The main preconception for a student trying to impress others with their playing is that, in their opinion, unless their performance sounds similar to Vladimir Ashkenazy, rattling off Chopin’s Etude in C major (Op. 10, No. 1) at 170 beats per minute, a performance is not impressive to their teacher. This could not be further from the truth; speaking from my own perspective, I would rather listen to one of my beginner students perform a relatively simple rendition of ‘Lightly-row’ with poise and care, than an overly ambitious rendition of any concert etude.
A point to remember is that it is never about how many notes there are, or how fast you play; to be truly musical it is about understanding the connections between the notes and how to play them to evoke a response in your audience. The focus here is the music performed, rather than the performer’s ego and public perception; an important distinction.
To perform requires a tremendous amount of energy and concentration resulting in the activity having its own inherent pressures. It does not matter what type of performance the student is undertaking (for example a public or private recital, a formal lesson, a dinner-party, a lazy Sunday-afternoon with relatives), there will be pressure for the outing as a performer to be successful. As teacher, I try my hardest not to pressure my students, instead focusing on keeping them calm, giving them a host of mental and physical exercises to help. Despite my best efforts, some students still feel pressure; however, this pressure comes directly from within and the need for perfection (a seperate issue for another day).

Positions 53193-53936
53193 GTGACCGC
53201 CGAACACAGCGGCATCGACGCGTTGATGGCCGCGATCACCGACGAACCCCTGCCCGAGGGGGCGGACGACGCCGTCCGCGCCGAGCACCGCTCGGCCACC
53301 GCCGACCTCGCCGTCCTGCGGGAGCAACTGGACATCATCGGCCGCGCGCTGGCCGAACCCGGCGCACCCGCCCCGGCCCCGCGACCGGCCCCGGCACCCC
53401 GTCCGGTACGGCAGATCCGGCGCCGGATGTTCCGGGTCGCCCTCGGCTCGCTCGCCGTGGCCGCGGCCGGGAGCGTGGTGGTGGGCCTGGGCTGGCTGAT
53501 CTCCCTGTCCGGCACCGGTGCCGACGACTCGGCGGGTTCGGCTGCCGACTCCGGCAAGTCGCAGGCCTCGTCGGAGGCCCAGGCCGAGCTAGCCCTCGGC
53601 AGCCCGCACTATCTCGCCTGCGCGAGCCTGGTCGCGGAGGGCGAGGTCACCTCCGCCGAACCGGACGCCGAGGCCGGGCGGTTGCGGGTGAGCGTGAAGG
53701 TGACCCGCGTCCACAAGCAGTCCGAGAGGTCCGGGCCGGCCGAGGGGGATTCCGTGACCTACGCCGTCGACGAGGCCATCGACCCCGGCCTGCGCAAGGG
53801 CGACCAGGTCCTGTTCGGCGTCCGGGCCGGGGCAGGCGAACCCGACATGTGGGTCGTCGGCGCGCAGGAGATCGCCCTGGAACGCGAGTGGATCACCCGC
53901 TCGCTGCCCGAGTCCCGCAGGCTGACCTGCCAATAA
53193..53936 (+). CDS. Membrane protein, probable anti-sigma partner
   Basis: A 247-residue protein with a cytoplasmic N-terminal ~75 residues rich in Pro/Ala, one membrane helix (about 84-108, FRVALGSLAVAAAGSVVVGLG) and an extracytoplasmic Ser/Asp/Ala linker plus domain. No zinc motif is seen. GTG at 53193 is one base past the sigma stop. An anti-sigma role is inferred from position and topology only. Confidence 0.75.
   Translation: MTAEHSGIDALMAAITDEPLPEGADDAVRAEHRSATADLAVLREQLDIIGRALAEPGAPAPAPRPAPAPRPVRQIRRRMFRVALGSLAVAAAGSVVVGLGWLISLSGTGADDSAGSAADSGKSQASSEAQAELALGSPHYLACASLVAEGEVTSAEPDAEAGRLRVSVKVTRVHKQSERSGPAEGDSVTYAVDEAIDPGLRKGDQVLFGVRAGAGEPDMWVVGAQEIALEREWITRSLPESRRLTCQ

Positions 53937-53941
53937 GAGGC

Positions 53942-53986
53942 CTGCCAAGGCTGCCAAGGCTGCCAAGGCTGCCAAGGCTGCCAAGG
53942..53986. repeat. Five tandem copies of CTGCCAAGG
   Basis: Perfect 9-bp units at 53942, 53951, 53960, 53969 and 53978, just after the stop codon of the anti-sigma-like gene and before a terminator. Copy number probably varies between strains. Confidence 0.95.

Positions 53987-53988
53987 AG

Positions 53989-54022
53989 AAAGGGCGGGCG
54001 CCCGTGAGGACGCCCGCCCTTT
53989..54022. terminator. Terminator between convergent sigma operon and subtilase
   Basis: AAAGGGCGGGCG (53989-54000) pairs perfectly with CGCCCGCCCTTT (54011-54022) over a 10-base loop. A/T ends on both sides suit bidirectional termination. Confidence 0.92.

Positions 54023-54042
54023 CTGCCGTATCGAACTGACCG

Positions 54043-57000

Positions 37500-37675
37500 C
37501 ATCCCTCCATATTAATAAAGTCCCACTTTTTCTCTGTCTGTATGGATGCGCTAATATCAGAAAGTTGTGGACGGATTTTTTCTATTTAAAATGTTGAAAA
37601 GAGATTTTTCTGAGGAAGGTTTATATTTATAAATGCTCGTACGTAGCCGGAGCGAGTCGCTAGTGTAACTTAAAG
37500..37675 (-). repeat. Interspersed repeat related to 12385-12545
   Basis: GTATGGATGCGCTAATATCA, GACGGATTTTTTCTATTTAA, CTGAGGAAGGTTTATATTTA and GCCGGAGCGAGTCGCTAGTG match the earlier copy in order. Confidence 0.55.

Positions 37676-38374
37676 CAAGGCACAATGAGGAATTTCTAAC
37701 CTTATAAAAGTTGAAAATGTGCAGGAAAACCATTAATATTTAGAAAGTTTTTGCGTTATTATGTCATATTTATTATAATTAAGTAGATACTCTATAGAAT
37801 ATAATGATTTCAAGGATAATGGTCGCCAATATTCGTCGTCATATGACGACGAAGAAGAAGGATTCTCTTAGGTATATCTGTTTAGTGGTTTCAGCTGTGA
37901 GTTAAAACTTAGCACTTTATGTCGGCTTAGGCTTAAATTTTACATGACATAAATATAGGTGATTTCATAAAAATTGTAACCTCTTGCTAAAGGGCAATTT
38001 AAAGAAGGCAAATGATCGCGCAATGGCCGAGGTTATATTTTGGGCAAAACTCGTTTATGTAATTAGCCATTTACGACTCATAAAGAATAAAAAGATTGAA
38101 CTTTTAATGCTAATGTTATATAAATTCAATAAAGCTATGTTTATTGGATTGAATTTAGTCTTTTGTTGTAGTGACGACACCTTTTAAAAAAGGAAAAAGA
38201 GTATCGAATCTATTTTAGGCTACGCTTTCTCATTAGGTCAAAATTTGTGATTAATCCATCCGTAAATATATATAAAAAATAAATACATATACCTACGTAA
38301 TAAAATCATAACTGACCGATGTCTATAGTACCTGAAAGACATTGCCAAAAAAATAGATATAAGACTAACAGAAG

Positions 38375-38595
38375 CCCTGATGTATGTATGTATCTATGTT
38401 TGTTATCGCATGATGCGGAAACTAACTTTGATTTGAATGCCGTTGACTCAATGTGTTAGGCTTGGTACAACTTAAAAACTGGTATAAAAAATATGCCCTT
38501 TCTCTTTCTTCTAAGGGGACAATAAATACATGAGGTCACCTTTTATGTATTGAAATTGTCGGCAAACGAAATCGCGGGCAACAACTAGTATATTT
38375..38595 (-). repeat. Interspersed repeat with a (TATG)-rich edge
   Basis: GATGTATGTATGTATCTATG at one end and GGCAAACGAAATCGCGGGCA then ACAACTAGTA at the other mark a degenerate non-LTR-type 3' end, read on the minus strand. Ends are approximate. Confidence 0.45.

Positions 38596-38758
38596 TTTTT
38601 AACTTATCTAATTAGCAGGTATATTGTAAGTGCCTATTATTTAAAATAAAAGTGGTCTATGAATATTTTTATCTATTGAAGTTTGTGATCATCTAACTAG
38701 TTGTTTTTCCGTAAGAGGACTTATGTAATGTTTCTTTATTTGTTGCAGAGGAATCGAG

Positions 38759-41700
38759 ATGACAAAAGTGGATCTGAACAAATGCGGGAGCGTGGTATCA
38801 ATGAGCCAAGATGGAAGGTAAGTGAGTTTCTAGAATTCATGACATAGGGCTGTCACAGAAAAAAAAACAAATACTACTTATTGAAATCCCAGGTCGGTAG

The need to impress a teacher or audience can be difficult to resist, especially in a performance discipline such as music-making. However, we must try our hardest to remain grounded and realistic. I often remind some students who overstate their music in an attempt to impress, that they need just play it; obviously, after working to understand it. Remember, the elements that make a good performance are strictly rehearsed to a point where the novelty has worn-off, and the content is no longer ‘impressive’ to the performer, and only impressive to the audience, because they cannot do it, or can appreciate the effort required to.
Dylan completed his music training with honours at Colchester Institute, where he studied piano with Australian pianist Lesley Young, and composition with British composer Dr Mark Bellis. While studying, in 2009, Dylan won Colchester Institute’s Canon Jack Award for Solo Piano adjudicated by Andrew Ball. A composer, promoter, and advocate of contemporary classical music, Dylan joined the membership of Colchester New Music in 2014.
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